War. was all around them. Not a sound . Just 
movement. Mist, fog, turretless tanks, shat- 
tered trees all around them. Some corpses 
left lying in the middle of no-man's-land. 
They had been together for a space of time 
... it was three hours, it was six weeks, it 
was a month of Sundays, it was a year to 
remember, it was the best of times, it was 
the worst of times; who could measure it? 
There were no signposts, no town criers, no 
grandfather clocks, no change of seasons. 
who could measure it? 

They had begun to talk freely. He told her 
again that his name was Ian Ross, and she 
said Catherine, Catherine Molnar again. 
She confirmed his guess that her life had 
been empty. "Plain." she said. "I was plain. I 
am plain. No. don't bother to say you think I 
have nice cheekbones or a irim figure; it 
won't change a Ihing. If you want plain, I've 
got it." 

He didn't say she had nice cheekbones 
or a trim figure. But he didn't think she was 
plain. 

The Battle of the Ardennes was swirling 



away now. 

She suggested Ihey make love. 

Ian Ross got to his feel quickly and 
walked away. 

She walched him for a while, keeping 
him in sight. Then she gol up. dusted off 
her hands- though there was nothing on 
them, an act of memory, and followed him. 
Quite a long lime later, after Hailing him but 
not trying to catch up to him. she ran to 
match his pace and finally, gasping for 
breath, reached him. 

"I'm sorry," she said. 

"Nothing to be sorry about." 
' "I offended you." 

"No. you didn't. I just felt like walking." 

"Stop it. Ian. I did, I offended you." 

He stopped and spun on her. "Do you 
think I'm a virgin? I'm not a virgin." 

His vehemence pulled her back from the 
edge of boldness. "No. of course you're 
not. lneverthoug.htsucha'thing."Thenshe 
said, "Well ... I am." 

"Sorry." he said, because he didn't know 
the right thing to say. if there was a right 
thing. 

"Not your fault," she said. Which was the 
right thing to say. 

From nothing to nothing. Thirty-four 
years old. the oroperly desperate age for 
unmarried, unmotherhooded. unloved. 
Catherine Molnar, Janesville. Wisconsin. 
Straightening the trinkets in her jewelry 
box. ironing. her clothes, removing and re- 
folding Ihe sweaters in her drawers, hang- 
ing the siacks with the sacKs skirts with 
the skirts, blouses with the blouses, coats 
with the coats, all in order in the closet, 
reading every word in Time and Reader's 
Digest., learning seven new words every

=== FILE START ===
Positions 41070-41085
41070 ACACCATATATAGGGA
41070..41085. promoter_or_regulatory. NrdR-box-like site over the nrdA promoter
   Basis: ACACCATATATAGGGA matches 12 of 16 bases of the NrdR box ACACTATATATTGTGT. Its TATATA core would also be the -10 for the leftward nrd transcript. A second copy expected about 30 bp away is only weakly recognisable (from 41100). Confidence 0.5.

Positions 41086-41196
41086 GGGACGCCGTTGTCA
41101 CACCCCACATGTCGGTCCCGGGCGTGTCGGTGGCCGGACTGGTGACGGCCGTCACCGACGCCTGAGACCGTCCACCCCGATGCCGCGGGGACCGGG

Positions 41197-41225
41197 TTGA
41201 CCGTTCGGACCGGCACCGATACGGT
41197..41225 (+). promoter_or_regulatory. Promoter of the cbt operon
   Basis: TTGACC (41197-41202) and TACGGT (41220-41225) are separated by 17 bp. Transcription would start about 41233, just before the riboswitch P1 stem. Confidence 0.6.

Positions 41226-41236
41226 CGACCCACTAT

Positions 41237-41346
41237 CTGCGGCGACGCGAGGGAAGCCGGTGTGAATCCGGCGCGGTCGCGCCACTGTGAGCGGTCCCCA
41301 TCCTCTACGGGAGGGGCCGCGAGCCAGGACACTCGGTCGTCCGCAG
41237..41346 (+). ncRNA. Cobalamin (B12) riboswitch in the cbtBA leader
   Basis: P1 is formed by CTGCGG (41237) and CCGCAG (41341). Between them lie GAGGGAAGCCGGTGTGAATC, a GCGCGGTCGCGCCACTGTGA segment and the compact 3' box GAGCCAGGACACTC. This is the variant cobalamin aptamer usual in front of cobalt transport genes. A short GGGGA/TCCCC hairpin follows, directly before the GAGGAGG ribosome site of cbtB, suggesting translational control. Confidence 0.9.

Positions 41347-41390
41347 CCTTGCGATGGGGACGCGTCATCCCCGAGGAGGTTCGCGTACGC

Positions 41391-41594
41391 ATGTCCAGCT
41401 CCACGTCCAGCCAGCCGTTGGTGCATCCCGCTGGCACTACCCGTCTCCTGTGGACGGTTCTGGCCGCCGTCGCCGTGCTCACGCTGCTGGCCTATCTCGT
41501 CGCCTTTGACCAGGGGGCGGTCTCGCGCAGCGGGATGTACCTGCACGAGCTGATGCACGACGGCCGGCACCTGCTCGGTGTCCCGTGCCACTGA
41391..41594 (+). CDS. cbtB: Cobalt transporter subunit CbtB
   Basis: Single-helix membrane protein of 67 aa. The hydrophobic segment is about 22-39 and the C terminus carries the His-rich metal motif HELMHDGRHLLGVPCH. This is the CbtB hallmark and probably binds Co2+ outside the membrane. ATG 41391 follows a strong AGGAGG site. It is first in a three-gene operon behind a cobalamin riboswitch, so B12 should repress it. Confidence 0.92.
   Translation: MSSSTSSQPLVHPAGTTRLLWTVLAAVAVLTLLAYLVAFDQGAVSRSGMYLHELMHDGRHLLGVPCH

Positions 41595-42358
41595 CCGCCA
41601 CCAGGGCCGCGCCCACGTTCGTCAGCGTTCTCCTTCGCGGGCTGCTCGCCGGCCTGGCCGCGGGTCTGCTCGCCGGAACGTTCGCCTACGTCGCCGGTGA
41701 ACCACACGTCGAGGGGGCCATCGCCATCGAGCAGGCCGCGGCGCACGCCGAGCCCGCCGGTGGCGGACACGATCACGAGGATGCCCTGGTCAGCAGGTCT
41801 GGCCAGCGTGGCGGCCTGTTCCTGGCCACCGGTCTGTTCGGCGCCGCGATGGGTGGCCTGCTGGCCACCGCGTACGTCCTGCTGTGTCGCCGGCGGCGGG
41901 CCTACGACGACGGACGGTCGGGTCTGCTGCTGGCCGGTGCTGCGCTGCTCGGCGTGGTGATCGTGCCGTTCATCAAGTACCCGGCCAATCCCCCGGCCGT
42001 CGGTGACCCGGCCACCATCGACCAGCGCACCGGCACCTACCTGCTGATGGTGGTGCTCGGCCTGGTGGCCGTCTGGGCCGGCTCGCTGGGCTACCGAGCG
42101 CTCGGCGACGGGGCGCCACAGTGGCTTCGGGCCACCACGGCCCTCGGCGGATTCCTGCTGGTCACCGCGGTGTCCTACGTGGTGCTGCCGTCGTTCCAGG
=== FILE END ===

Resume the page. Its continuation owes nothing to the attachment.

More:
day. never using seven new words every 
day. mopping the floors in the three-room 
apartment, pulling aside one full evening to 
pay the bills and spelling out Wisconsin 
completely, never the Wl abbreviation on 
the return envelopes, listening to talk-radio, 
calling for Ihe correct time to set the clocks, 
spooning out the droppings from the kitty 
box. repasting photos in the album of 
scenes with round-faced people, pinching 
back the buds on the coleus, calling Aunt 
Beatrice every Tuesday at seven o'clock, 
talking brightly to the waitress in the 
orange-and-blue unitorm at the chicken pie 
shoppe. repainting fingernails carefully so 
the moon on each nail is showing, heating 
morning waler for herself alone for the cup 
of herbal tea. setting the table with a cloth 
napkin and a placemat. doing dishes, 
going to the office and straightening the 
bills of lading precisely, From nothing to 
nothing. Thirty-four. 

They lay side by side but they were not 
tired. There was more to it than that. 

"I hate men who can't think past the pil- 
low." she said, touching his hair. 

"What's that?" 

"Oh. it's just something I practiced, to 
say after the first time I slept with -a man. 1 
always felt there should be something orig- 



inal lo say, instead of all the things I read in 
novels." 

"I think it's a very clever phrase." Even 
now, he found it hard to touch her. He lay 
with hands at his sides. 

She changed the subject. "I was never 
able to get very far playing the piano. I have- 
absolutely no give between the thumb and 
first finger. And that's essential, you know 
You have to have a long reach, a good 
spread. I think they call it, to play Chopin. A 
tenth: that's two notes over an octave. A full 
octave, a perfect octave, those are just 
technical terms, Ociave is good enough. I 
don't have that." 

"I like piano playing." he said, realizing 
how silly and dull he must sound and 
frightened (very suddenly) that she would 
find him so. that she would leave him. Then 
he remembered where they were and he 
smiled. Where could she go? Where could 
he go? 

"I always hated the fellows at parties who 
could play Ihe piano ... all the girls clus- 
tered around those people. Except these 
days it's not so much piano; not too many 
people have pianos in their homes any- 
more. The kids grow up and go away and